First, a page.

Screenshot from Hyuna’s “Bubble Pop!” video
Montreal-based art-pop artist Grimes recently described the self-directed visual for her song “Vanessa” as “a real K-Pop-influenced video.” Perennial early adopter Diplo has already collaborated with with Korean rappers GDTOP on a track called “Knock Out”, which was banned in South Korea for fear of “damaging the national psyche,” according to reports. Pictureplane and Teengirl Fantasy recently discussed the way that the worlds of trance-damaged U.S. chart pop and their own D.I.Y. dancefloor productions are starting to intermingle. So while the highly choreographed, prefab extravaganza on display last month at MSG couldn’t be further removed from the torrent of homespun electronic pop shows from Grimes, Teengirl, or my own band, Elite Gymnastics, in other ways, maybe we’re not so different. We all grew up on the some of the same stuff, we’re all probably using the same software, and, against the larger backdrop of pop music, we’re all kind of insurgents coming at the same big idea from different angles.
K-Pop’s embrace of YouTube means that you don’t have to wait for it to be reworked and repackaged to accommodate mainstream American tastes. Every K-Pop song you can think of is online, and most of them have videos, and the videos are usually wickedly entertaining and fun. Here’s a brief list of personal favorites:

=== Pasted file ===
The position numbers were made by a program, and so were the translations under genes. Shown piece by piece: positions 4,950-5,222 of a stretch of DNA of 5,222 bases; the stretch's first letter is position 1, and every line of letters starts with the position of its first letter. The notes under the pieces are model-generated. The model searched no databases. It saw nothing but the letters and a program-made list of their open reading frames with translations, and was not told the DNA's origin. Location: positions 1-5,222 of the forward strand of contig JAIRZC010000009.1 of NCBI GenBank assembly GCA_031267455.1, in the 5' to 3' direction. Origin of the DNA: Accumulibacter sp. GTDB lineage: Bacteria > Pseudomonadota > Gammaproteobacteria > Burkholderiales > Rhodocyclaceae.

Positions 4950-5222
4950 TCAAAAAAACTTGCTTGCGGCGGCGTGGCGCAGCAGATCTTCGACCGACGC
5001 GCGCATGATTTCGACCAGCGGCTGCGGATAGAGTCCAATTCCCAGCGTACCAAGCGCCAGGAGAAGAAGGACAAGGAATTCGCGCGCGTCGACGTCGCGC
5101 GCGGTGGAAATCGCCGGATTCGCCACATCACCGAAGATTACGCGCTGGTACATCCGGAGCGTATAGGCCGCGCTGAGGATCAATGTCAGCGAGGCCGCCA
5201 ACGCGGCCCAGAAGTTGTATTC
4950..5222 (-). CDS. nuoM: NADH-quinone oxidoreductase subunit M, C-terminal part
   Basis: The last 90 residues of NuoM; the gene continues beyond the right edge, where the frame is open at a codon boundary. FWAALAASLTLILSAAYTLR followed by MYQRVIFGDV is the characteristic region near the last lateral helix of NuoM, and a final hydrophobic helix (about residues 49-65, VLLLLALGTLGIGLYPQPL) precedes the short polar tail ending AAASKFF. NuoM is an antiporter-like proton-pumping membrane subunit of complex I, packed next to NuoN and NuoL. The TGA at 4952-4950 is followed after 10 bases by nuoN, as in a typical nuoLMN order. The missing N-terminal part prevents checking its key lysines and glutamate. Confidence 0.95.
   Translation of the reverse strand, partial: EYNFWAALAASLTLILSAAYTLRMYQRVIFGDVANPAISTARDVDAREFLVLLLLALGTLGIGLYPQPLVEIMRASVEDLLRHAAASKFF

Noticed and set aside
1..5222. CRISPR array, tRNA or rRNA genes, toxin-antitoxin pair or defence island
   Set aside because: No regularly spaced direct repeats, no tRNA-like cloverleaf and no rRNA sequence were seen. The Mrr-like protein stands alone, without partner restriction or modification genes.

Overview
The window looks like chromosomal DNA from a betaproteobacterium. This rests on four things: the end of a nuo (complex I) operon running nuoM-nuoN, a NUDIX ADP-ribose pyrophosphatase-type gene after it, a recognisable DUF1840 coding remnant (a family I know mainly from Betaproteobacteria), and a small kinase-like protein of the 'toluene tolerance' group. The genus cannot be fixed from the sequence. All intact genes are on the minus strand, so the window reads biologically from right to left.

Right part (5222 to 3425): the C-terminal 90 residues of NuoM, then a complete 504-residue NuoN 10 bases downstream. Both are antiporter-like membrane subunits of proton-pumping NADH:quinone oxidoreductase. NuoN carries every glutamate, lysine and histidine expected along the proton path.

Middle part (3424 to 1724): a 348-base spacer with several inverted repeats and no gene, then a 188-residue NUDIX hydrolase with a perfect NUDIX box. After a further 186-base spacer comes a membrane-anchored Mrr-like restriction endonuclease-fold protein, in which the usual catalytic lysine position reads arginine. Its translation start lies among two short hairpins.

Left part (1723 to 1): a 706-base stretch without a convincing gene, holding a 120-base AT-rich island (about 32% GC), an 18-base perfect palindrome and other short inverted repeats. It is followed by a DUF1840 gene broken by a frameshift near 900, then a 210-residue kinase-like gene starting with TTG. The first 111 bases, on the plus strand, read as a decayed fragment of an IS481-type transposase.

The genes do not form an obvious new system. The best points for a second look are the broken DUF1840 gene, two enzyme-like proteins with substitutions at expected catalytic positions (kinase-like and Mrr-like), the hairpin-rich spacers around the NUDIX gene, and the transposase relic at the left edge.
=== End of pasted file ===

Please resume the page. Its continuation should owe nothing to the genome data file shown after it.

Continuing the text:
GDTOP: “Knock Out”
Rapper G-Dragon is apparently fluent in multiple languages, and the sticky English hooks he sometimes tosses into his verses offer tantalizing hints at a full-scale crossover. In this outlandishly cool, Missy Elliott-style video, he’s paired with frequent collaborator and fellow Big Bang member TOP. See also: “Tonight” by Big Bang and “High High” by GDTOP.
Hyuna: “Bubble Pop!”
“Bubble Pop!” is probably my favorite K-Pop song ever. It’s like Ke$ha’s “Kiss N Tell” backed by the blue-skinned aliens from Daft Punk’s “One More Time” video. At least until it turns into a dubstep track two thirds of the way through. See also: “Downtown” by Hyuna and “Mirror, Mirror” by 4Minute.
2NE1: “I Am the Best”
In the video for “Gee”, the demure, well-behaved members of Girls Generation politely request your attention. In the show-stopping for 2NE1′s “I Am The Best”, on the other hand, the group grabs you by the throat and demands it. Firing AK-47s at the camera, smashing their own records with baseball bats, and brandishing a WWE Championship Belt, 2NE1′s four members each exude the manic, larger-than-life charisma of peak-efficiency Nicki Minaj. See also: 2NE1′s “Ugly” and “Hate You”.
After School: “Shampoo”
This dreamy highlight from girl group After School’s consistent Virgin album features production from Japan’s Daishi Dance, who specializes in emotive piano melodies bolted onto Masters at Work-style 90s house beats. His most recent project under his own name was an album of house remixes of Studio Ghibli soundtracks– a proposition pretty much guaranteed to make you dance, cry, or both. He brings the same sensibility to “Shampoo”, creating a track that’s as delicate as it is danceable. See also: “Sweet Dream” by Rainbow and “Come Back You Bad Person” by Kahi.
James Brooks is one half of electronic pop duo Elite Gynmnastics.